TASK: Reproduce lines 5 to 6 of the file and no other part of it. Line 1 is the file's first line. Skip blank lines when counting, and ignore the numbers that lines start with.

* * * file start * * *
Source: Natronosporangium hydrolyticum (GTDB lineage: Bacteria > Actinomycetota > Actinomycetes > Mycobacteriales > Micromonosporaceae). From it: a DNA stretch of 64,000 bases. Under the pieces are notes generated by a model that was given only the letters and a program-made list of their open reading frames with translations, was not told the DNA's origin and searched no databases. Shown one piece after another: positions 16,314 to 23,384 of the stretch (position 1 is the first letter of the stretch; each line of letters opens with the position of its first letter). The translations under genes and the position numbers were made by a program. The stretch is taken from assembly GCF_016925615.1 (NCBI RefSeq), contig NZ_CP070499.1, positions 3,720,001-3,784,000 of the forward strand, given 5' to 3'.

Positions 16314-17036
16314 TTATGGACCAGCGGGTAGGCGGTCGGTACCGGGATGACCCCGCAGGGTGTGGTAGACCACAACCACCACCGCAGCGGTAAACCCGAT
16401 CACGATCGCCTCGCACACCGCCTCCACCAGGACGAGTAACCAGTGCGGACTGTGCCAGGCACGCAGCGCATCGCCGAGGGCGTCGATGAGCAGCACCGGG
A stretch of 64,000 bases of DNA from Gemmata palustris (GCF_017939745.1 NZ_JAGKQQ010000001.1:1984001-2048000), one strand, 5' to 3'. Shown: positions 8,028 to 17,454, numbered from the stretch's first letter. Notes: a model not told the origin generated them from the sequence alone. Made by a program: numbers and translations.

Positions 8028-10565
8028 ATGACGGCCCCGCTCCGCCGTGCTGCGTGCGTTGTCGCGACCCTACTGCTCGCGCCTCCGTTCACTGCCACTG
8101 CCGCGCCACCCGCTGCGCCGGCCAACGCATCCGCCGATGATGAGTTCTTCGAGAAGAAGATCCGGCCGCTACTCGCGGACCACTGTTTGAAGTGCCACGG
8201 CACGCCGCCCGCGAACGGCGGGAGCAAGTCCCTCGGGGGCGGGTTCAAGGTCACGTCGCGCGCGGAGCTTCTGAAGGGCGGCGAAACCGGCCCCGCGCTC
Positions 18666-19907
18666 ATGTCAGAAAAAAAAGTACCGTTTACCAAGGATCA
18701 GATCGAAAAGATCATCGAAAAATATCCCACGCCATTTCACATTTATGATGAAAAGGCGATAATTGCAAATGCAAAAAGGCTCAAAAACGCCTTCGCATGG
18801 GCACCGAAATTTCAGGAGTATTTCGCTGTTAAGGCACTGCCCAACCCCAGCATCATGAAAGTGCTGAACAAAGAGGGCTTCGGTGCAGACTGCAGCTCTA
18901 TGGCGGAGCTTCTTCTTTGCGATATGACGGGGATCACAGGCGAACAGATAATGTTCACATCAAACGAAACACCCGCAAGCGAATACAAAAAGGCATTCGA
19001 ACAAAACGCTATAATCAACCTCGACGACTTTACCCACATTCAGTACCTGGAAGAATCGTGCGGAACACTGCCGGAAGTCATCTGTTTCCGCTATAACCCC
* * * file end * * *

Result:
A stretch of 64,000 bases of DNA from Gemmata palustris (GCF_017939745.1 NZ_JAGKQQ010000001.1:1984001-2048000), one strand, 5' to 3'. Shown: positions 8,028 to 17,454, numbered from the stretch's first letter. Notes: a model not told the origin generated them from the sequence alone. Made by a program: numbers and translations.

Positions 8028-10565